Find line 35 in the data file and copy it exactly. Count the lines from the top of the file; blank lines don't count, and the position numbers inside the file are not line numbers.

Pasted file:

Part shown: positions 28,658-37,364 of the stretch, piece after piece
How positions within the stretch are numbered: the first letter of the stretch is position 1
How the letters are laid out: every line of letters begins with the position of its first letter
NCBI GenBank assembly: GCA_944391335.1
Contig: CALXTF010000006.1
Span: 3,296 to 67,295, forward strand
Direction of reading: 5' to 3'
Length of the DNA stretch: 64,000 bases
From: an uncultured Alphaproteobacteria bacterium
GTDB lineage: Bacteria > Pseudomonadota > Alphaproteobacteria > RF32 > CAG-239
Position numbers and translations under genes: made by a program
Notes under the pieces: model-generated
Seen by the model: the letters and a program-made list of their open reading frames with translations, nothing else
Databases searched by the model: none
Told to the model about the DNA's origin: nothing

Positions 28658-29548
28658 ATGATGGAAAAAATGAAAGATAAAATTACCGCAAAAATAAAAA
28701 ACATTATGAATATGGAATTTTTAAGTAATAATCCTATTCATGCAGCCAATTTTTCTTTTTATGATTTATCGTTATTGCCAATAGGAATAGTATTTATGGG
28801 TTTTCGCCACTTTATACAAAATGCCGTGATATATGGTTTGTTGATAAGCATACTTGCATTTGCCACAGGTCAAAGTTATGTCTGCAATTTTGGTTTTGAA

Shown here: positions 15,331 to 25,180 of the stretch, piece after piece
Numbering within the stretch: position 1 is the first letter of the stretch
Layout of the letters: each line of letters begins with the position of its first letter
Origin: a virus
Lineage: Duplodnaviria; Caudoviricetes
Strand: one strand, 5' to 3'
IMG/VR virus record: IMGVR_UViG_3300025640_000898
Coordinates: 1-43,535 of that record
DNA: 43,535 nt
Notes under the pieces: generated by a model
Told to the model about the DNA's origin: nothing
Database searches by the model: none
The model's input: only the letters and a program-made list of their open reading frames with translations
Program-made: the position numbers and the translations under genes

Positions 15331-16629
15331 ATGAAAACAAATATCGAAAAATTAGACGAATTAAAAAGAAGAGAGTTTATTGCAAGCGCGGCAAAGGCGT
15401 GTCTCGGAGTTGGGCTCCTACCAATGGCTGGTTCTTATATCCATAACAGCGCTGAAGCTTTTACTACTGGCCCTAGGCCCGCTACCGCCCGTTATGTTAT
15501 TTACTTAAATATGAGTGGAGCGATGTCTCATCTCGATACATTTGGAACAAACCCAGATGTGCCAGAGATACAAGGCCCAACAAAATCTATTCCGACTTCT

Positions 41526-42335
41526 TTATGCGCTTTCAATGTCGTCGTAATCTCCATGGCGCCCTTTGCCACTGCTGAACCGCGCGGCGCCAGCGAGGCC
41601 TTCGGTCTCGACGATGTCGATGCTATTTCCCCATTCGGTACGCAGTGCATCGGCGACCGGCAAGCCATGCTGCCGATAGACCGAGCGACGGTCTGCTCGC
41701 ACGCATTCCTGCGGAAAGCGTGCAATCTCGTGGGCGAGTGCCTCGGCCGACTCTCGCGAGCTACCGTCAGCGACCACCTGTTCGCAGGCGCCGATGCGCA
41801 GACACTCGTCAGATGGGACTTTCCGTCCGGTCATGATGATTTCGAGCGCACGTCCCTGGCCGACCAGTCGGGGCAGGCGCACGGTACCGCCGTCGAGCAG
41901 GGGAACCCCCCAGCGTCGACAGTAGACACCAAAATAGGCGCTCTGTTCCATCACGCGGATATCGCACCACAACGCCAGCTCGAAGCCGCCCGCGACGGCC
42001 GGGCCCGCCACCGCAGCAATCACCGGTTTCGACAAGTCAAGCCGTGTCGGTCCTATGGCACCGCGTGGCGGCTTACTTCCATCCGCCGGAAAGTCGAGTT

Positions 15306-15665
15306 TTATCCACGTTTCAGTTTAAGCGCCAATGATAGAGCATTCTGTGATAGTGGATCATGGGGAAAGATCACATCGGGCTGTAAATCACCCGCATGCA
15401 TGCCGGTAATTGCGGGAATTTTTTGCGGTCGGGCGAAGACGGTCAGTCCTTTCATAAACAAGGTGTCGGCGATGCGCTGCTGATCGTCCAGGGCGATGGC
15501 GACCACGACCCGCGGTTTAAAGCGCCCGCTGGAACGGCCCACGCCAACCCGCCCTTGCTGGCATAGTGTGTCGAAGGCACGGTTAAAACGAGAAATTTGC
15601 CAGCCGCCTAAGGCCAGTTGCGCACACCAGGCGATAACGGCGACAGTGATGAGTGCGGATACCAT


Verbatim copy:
15331 ATGAAAACAAATATCGAAAAATTAGACGAATTAAAAAGAAGAGAGTTTATTGCAAGCGCGGCAAAGGCGT